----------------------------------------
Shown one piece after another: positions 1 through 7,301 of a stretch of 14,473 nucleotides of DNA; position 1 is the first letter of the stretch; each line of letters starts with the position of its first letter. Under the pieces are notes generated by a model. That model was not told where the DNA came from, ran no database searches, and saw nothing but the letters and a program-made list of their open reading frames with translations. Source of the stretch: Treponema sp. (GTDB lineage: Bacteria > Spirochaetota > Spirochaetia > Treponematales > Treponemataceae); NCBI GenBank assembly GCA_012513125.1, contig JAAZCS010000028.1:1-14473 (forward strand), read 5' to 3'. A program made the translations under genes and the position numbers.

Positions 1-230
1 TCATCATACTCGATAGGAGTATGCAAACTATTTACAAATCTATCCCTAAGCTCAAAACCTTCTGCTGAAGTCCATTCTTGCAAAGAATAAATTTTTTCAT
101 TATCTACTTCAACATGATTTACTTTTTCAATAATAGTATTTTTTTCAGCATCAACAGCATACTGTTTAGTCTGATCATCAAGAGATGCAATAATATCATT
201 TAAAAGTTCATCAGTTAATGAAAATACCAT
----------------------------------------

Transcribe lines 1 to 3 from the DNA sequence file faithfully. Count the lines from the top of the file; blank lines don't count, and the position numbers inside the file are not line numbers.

Shown one piece after another: positions 1 through 7,301 of a stretch of 14,473 nucleotides of DNA; position 1 is the first letter of the stretch; each line of letters starts with the position of its first letter. Under the pieces are notes generated by a model. That model was not told where the DNA came from, ran no database searches, and saw nothing but the letters and a program-made list of their open reading frames with translations. Source of the stretch: Treponema sp. (GTDB lineage: Bacteria > Spirochaetota > Spirochaetia > Treponematales > Treponemataceae); NCBI GenBank assembly GCA_012513125.1, contig JAAZCS010000028.1:1-14473 (forward strand), read 5' to 3'. A program made the translations under genes and the position numbers.

Positions 1-230
1 TCATCATACTCGATAGGAGTATGCAAACTATTTACAAATCTATCCCTAAGCTCAAAACCTTCTGCTGAAGTCCATTCTTGCAAAGAATAAATTTTTTCAT